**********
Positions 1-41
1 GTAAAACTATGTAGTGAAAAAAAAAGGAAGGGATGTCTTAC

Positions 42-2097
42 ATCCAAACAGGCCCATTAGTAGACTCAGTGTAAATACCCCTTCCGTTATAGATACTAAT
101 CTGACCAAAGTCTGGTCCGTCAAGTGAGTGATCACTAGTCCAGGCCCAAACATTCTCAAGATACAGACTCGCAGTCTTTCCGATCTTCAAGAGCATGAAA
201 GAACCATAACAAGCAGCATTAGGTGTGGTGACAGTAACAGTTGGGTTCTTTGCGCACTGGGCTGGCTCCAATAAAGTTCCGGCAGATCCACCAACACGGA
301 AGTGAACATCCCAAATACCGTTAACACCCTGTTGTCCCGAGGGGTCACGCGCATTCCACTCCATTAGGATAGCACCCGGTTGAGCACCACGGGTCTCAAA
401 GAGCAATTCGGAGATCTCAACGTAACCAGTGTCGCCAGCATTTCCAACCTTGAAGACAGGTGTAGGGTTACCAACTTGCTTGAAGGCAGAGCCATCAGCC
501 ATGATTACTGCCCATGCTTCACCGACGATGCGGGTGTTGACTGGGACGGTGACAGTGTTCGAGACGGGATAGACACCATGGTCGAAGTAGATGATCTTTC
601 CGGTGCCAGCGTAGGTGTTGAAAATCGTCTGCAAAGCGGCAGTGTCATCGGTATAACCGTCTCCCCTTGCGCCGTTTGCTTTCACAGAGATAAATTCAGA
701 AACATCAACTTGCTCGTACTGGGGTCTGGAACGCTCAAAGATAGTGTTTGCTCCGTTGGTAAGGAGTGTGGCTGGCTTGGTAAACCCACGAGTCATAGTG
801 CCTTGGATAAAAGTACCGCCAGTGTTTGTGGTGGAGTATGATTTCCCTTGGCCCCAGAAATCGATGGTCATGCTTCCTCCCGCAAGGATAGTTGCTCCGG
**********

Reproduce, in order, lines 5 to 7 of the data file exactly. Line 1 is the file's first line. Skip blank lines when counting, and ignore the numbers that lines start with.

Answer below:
101 CTGACCAAAGTCTGGTCCGTCAAGTGAGTGATCACTAGTCCAGGCCCAAACATTCTCAAGATACAGACTCGCAGTCTTTCCGATCTTCAAGAGCATGAAA
201 GAACCATAACAAGCAGCATTAGGTGTGGTGACAGTAACAGTTGGGTTCTTTGCGCACTGGGCTGGCTCCAATAAAGTTCCGGCAGATCCACCAACACGGA
301 AGTGAACATCCCAAATACCGTTAACACCCTGTTGTCCCGAGGGGTCACGCGCATTCCACTCCATTAGGATAGCACCCGGTTGAGCACCACGGGTCTCAAA